We examined F1 sperm for Pxylp1 methylation changes given the high levels of expression of this gene in the epididymis and its enhanced presence in mature spermatids [25]. Pxylp1 is involved in the synthesis of mature glycosaminoglycan chains and possesses hydrolase and phosphatase activity [38]. It has been associated with rare diseases such as nemaline myopathy, a hereditary congenital neuromuscular disorder characterized by muscle weakness, impaired speech abilities, and hypoventilation [39]. There was significant hypomethylation in sperm from the F1 offspring of the LE animals compared to controls; a methylation change that remarkably resembles that observed in the F0 LE paternal sperm. These data are consistent with intergenerational transmission of this paternal preconception exposure. It further demonstrates that the F1 generation’s sperm population is primed to pass this epigenetic alteration to the F2 generation, indicating the potential for transgenerational inheritance.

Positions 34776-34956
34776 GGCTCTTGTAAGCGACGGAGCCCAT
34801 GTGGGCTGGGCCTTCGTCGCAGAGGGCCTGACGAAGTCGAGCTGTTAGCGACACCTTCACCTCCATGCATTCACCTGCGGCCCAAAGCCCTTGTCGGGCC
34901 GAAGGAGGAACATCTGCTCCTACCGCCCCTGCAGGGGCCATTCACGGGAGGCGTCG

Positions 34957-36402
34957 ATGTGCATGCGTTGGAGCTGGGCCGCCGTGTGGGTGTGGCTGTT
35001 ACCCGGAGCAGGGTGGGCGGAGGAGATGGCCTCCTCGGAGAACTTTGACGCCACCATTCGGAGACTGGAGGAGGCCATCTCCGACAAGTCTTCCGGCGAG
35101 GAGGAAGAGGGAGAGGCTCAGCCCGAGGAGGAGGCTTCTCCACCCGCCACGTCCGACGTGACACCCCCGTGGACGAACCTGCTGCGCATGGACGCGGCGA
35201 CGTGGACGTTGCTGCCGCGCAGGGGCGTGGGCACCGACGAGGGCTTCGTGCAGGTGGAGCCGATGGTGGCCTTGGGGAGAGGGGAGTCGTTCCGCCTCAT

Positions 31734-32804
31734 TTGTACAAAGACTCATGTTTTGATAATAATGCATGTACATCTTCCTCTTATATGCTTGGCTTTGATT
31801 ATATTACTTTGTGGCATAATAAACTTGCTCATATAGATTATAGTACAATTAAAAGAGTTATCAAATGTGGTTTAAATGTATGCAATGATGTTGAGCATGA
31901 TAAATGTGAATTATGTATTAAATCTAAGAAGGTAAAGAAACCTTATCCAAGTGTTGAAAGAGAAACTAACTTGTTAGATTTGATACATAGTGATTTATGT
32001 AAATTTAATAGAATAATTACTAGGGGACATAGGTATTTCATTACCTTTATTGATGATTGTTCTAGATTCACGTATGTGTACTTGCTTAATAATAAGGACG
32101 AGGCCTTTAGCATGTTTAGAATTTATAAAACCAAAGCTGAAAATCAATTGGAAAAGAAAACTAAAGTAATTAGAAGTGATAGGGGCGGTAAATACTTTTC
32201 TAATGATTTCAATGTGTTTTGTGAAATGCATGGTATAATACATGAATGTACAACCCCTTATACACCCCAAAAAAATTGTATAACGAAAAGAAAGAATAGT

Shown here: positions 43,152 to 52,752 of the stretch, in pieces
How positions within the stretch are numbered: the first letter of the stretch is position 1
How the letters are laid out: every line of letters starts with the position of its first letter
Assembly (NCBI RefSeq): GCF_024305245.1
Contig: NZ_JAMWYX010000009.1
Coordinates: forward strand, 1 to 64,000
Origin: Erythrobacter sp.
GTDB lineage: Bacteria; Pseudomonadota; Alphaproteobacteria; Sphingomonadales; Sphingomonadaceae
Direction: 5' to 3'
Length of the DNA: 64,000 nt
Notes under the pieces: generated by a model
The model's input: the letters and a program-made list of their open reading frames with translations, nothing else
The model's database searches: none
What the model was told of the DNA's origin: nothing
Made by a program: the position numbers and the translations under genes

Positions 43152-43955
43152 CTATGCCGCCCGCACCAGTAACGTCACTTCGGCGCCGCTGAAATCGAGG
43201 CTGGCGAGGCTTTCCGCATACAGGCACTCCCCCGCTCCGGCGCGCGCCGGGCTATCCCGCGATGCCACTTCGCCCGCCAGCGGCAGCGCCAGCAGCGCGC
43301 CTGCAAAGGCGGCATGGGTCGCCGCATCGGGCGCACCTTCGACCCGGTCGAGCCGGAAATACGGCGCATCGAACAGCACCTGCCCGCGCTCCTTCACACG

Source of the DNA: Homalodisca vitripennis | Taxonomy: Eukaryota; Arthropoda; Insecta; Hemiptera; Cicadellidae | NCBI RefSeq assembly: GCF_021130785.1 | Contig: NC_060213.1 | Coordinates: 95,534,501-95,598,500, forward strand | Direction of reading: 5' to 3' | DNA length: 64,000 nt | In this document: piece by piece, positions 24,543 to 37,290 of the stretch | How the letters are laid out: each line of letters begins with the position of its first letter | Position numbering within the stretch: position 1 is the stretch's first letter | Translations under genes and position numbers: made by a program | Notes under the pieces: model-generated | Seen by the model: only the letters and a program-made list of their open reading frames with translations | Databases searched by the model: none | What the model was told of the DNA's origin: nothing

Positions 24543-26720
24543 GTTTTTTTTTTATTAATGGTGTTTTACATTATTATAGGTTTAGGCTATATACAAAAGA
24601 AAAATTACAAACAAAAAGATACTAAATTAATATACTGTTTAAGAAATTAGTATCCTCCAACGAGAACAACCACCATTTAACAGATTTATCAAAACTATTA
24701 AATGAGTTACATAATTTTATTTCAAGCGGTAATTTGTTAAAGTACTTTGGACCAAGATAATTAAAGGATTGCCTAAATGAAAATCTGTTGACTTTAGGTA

Given the involvement of Ntng1, Gabrb2, and Mtss1l in neuronal processes, we examined F1 hippocampal and NAc tissues to determine if the sperm methylation alterations are transmissible to the F1 generation. We observed changes in Mtss1l DNA methylation in both the F1 hippocampus and NAc comparable to the father’s sperm, consistent with intergenerational transmission of this epigenetic effect. There was an interesting temporal observation for this gene, where in both generations, only the EE fathers and their offspring exhibited methylation changes while there were no meaningful changes in the LE paternal sperm or F1 tissues. The most parsimonious explanation for these results is that the F0 spermatogonial stem cells were altered, since these changes were only evident in the exposed fathers in which there was sufficient time for the sperm derived from the spermatogonia to have been produced and matured. Methylation changes present in their offspring, led us to next assess the relationship between DNA methylation and Mtss1l gene expression in the F1 brains.